Police have made 8 arrests following operations targeting individuals suspected of sending out “smishing” texts, which aim to steal personal information and financial details by directing recipients to fake versions of trusted organisations’ websites, such as the Royal Mail
The arrests formed part of a week of action led by officers from the Dedicated Card and Payment Crime Unit (DCPCU), a specialist City of London and Metropolitan police unit funded by the banking and cards industry, in partnership with Royal Mail and the telecoms industry. Eight operations were conducted across London, Coventry, Birmingham and Colchester resulting in eight male suspects being arrested on suspicion of fraud.
The suspects arrested during the operations are believed to have been involved in sending out scam texts primarily posing as Royal Mail, which claim the recipient needs to pay an outstanding postage fee for a parcel or input their details to rearrange a delivery.
“The success of these operations shows how through our close collaboration with Royal Mail, the financial services sector, and mobile phone networks, we are cracking down on the criminals ruthlessly targeting the public,” said detective chief inspector Gary Robinson, the head of DCPCU.
Often these phishing messages contain a link to a fake version of a legitimate website that asks for usernames and passwords or even bank details. There’s been a large rise in SMS phishing attacks over the past few months, particularly with messages claiming to be from a delivery company, as many people have been doing more online shopping during the COVID-19 pandemic.
MORE THAN 20 BILLION TEXT MESSAGES ARE SENT EVERY DAY IN THE UNITED STATES.
A growing number of texts are from thieves trying to scam you. They can send millions of smishing texts at the same time. And because smartphone users are three times more likely to fall for fake text messages than computer users are to fall for fake email messages, text message scams are on the rise.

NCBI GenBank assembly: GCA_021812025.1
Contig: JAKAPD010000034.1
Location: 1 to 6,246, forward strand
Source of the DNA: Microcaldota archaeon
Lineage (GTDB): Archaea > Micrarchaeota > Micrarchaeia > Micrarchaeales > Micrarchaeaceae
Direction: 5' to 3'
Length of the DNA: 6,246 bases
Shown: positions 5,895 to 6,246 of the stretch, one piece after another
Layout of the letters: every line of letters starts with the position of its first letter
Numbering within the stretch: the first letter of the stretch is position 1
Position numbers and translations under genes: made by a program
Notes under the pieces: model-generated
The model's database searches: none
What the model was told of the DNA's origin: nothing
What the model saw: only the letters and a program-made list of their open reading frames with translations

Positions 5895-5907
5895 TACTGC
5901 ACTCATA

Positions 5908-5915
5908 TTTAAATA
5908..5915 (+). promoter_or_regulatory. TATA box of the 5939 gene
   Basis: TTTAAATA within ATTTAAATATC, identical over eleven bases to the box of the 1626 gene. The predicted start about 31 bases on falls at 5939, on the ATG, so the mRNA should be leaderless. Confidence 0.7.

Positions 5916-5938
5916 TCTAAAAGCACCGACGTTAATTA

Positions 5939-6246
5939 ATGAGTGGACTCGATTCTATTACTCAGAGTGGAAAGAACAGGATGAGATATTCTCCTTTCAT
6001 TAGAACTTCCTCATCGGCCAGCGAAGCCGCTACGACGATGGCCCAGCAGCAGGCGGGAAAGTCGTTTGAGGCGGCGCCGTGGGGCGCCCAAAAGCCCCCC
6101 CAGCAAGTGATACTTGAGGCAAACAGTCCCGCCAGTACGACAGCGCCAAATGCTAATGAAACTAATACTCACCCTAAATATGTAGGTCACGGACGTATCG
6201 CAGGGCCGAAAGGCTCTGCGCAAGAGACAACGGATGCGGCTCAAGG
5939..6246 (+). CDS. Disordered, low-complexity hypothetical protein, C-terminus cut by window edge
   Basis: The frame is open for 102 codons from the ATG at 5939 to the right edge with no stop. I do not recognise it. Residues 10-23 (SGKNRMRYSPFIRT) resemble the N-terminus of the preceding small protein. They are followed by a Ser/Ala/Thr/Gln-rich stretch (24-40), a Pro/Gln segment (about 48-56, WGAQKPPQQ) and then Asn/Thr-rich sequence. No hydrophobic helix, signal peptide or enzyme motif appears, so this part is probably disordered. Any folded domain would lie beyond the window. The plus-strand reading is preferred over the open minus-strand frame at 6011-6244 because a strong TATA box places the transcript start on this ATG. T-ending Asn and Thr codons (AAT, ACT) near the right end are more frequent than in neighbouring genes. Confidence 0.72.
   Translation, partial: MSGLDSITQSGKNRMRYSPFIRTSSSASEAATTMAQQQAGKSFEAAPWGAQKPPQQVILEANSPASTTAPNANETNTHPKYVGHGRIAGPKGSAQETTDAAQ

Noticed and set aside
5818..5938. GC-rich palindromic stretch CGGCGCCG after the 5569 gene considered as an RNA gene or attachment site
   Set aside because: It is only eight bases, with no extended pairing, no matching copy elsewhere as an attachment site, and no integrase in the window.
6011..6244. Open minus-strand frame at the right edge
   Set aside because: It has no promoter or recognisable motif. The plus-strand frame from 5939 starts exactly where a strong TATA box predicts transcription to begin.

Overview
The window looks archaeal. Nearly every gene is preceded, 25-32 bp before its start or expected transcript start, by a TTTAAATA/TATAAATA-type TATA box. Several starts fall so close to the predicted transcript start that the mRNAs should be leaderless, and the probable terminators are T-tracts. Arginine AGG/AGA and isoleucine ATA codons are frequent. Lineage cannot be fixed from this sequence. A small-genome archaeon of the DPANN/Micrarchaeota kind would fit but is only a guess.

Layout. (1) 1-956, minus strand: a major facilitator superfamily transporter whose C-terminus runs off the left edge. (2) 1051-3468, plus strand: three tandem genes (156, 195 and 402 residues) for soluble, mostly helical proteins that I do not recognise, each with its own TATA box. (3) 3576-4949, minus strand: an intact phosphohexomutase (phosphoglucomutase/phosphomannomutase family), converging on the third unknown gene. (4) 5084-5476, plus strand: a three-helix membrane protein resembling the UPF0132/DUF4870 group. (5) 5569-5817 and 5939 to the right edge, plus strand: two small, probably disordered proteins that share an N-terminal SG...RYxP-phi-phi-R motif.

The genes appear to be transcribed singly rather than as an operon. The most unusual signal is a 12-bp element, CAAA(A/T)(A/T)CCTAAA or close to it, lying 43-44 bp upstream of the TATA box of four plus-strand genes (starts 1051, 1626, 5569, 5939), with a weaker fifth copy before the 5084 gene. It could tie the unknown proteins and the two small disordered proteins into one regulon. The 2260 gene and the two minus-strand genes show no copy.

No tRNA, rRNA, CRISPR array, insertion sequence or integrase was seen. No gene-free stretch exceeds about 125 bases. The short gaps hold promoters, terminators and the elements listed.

A common smishing tactic is to send a text warning about a fake problem with one of your accounts and ask for your information. Some scammers will pitch offers too good to be true or even promise free gift cards or trips. Do NOT respond! You may get malware or become an identity theft victim.
PROTECT YOUR PHONE NUMBER
Don’t click on links in suspicious text; they could install malware on your device or take you to a site that does the same.
Don’t share your phone number unless you know the person or organization well.
Don’t assume a text is legitimate because it comes from a familiar phone number or area code. Spammers use caller ID Spoofing to make it appear the text is from a trusted or local source.
Don’t reply, even if the message says you can “text STOP” to avoid more messages. That tells the scammer or spammer your number is active and can be sold to other bad actors.
Don’t provide personal or financial information in response to the unsolicited text or at a website linked to the message.
Do forward all questionable texts to 7726 (SPAM), so wireless carriers can investigate and block that sender.
Do Report scam texts to the Federal Communications Commission online; by phone 888-225-5322; or by mail: FCC Consumer Complaints, 445 12th Street, S.W., Washington, DC 20554.